The throughput of the M/M/1 queue is equal to the arrival rate, X = λ. The utilization

in equal to the traﬃc intensity and is given by:

U =

λ

µ

18

Politecnico di Torino Formulary ver. 1.1

1.3 Finite-Capacity System - The M/M/1/N Queue

In an M/M/1/N queue customers arrive according to a Poisson process at rate λ and

receive service that is exponentially distributed with a mean service time of 1/µ from

a single server. The diﬀerence from the M/M/1 queue is that at most N customers

are allowed into the system. A customer that arrives and ﬁnd the system full it is

discarded, and then lost. To analyze the M/M/1/N queue, we use a birth-death model

and choose the parameter so that the Poisson arrivals stop as soon as N customers

are present. Figure 1.3 shows the system. The parameters of the exponential service

distribution are unchanged. Then

λ

n

=

_

λ n < N

0 n ≥ N

µ

n

= µ for n = 1 , 2 , · · · , N

We can now write the ﬂow balance equations:

0 1 2 N −2 · · · N −1 N

λ

µ

λ

µ

λ

µ

λ

µ

Figure 1.3: State transition diagram of an M/M/1/N queue

λπ

0

= µπ

1

λπ

1

= µπ

2

λπ

i

= µπ

i+1

i ≤ N

π

i

= ρ

i

π

0

ρ =

λ

µ

The system is ergodic so we impose

N

i=0

π

i

= 1

therefore by substituting π

i

= ρ

i

π

0

N

i=0

ρ

i

π

0

= 1

π

0

=

1

N

i=0

ρ

i

19

Politecnico di Torino Formulary ver. 1.1

Recall that

N

i=0

ρ

i

=

1 −ρ

N+1

1 −ρ

We can write:

π

0

=

1 −ρ

1 −ρ

N+1

And then we can obtain the value of π

i

π

i

= ρ

i

·

1 −ρ

1 −ρ

N+1

i ≤ N + 1

Now we try to ﬁnd some important parameter of this type of queue:

- The loss probability is P

loss

= π

(N+1)

a

In this case we can apply PASTA, because the arrival process is Poisson, and

we’ll ﬁnd:

P

loss

= π

(N+1)

a

= π

N+1

=

ρ

N+1

(1 −ρ)

1 −ρ

N+2

For ρ < 1 and N → ∞ the loss probability tends to 0 while, considering ρ > 1

and N →∞ the loss probability is:

P

loss

=

ρ −1

ρ

N+2

ρ

N+1

−

1

ρ

N+1

=

ρ −1

ρ

≈ 1 −

1

ρ

- The throughput is the number of customers that arrive in a unit of time; in this

case the formula for the throughput in input is:

T

in

= λ

= λ(1 −P

loss

) = λ(1 −π

N+1

)

and the formula for the throughput in output is:

T

out

= µ

= µ(1 −π

0

) = µ

_

1 −

1 −ρ

1 −ρ

N+2

_

If λ < µ and N →∞ : µ

< λ

If λ > µ and N →∞ : µ

= µ

If N = 0

T

out

= µ

_

1 −

1 −ρ

1 −ρ

2

_

= µ

_

−ρ

2

+ρ

1 −ρ

2

_

= µρ

1 −ρ

(1 +ρ)(1 −ρ)

=

µρ

1 +ρ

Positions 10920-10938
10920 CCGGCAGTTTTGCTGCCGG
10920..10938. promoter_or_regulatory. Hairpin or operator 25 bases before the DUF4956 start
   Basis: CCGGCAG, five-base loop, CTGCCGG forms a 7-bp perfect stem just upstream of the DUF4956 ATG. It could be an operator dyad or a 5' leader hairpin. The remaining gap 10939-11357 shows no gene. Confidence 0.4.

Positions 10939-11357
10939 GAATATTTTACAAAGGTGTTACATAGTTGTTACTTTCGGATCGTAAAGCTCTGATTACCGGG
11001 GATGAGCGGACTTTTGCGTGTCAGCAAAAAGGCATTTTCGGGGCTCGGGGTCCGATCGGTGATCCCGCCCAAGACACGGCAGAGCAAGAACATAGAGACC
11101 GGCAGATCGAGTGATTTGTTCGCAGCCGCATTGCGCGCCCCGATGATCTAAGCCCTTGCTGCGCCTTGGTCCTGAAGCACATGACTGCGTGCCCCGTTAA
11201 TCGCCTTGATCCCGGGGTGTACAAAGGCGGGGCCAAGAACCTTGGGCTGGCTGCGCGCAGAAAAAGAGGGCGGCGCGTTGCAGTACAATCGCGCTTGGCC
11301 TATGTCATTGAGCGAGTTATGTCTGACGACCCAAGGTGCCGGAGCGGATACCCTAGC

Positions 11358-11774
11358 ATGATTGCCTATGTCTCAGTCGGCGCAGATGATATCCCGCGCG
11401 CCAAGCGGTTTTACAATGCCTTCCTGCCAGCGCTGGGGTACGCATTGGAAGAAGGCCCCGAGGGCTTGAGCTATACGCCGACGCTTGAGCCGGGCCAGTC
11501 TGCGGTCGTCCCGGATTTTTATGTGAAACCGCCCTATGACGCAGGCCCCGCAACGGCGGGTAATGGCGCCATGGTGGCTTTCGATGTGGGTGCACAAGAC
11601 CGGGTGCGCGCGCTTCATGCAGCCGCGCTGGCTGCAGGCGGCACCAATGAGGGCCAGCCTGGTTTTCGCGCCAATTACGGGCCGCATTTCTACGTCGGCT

=

λ

1 +ρ

20

Politecnico di Torino Formulary ver. 1.1

- Delay: for the calculation of the delay we use the Little’s Theorem

E[N] = E[λ] · E[D]

E[D] =

E[N]

λ(1 +π

N+1

)

E[N] =

N+1

i=0

iπ

i

=

ρ[1 −(N + 2)ρ

N+1

+ (N + 1)ρ

N+2

]

1 −ρ

2

·

1 −ρ

1 −ρ

N+2

E[D] =

ρ[1 −(N + 2)ρ

N+1

+ (N + 1)ρ

N+2

]

(1 −ρ)(1 −ρ

N+2

)

λ

_

1 −

ρ

N+1

(1 −ρ)

1 −ρ

N+2

_

If ρ < 1 and N →∞:

E[D] =

ρ

λ(1 −ρ)

=

1/µ

1 −ρ

If N = 0:

E[D] =

1

µ

1.4 Multiservers Systems - The M/M/c Queue

The M/M/c queue consists of c identical servers. In this queue customers arrive ac-

cording to a Poisson process with rate λ

n

= λ for all n and are served in ﬁst-come

ﬁrst-served order by any available server. Each of the c servers provides independent

and identically distributed exponential service rate µ. When the number of customers

is greater or equal to c, n ≥ c, then all the servers are busy and the eﬀective service

rate is equal to cµ. If the number of customer is less than c, then only n out of c servers

are busy and the eﬀective service rate is equal to nµ. The term load dependent service

center is used to designate a service center in which the customers departure rate is a

function of the number of customers present. With c identical servers, each providing

service at rate µ, and a total of n customers present, the load dependent service rate

is equal to

µ(n) = min{n, c} · µ

The state transition diagram of an M/M/c queue is represented in ﬁgure 1.4. It

follows that the arrival rate and the service rate to deﬁne the M/M/c queue are given

by

λ

n

= λ ∀n

µ

n

=

_

nµ 1 ≤ n ≤ c

cµ n ≥ c

21

Politecnico di Torino Formulary ver. 1.1

0 1

c −2 · · · c −1 c c + 1 · · ·

λ

µ

λ

(c −1)µ

λ

cµ

λ

cµ

Figure 1.4: State transition diagram of an M/M/c queue

The condition for ergodicity is λ < cµ.

The ﬂow balance equation are:

λπ

0

= µπ

1

λπ

1

= 2 µπ

2

For a generic i we obtain:

λπ

i

= (i + 1)µπ

i+1

i < c

λπ

i

= cµπ

i+1

i ≥ c

And from these equations we ﬁnd:

1. for i < c

π

i+1

=

λ

(i + 1)µ

π

i

π

i

=

_

λ

iµ

_

·

_

λ

(i −1)µ

_

·

_

λ

(i −2)µ

_

· . . . ·

_

λ

µ

· π

0

_

π

i

=

_

λ

µ

_

i

1

i!

π

0

2. for i ≥ c

π

i+1

=

λ

cµ

π

i

π

i

=

_

λ

cµ

_

·

_

λ

cµ

_

·

_

λ

cµ

_

· . . . · π

c

π

i

=

_

λ

cµ

_

i−c

π

c

The system is ergodic only when

∞

i=0

π

i

< ∞

22

Politecnico di Torino Formulary ver. 1.1

Since this is an ergodic sum with radix λ/cµ, the ergodic condition is

λ

cµ

< 1

If we normalize by requiring

∞

i=o

π

i

= 1

we obtain:

c

i=0

1

i!

_

λ

µ

_

i

π

0

+

∞

i=c+1

_

λ

cµ

_

i−c

1

c!

_

λ

µ

_

c

π

0

= 1

π

0

=

1

c

i=0

1

i!

_

λ

µ

_

i

+

∞

i=c+1

_

λ

cµ

_

i−c

1

c!

_

λ

µ

_

c

=

1

c

i=0

1

i!

_

λ

µ

_

i

+

1

c!

_

λ

µ

_

c

λ/cµ

1 −λ/cµ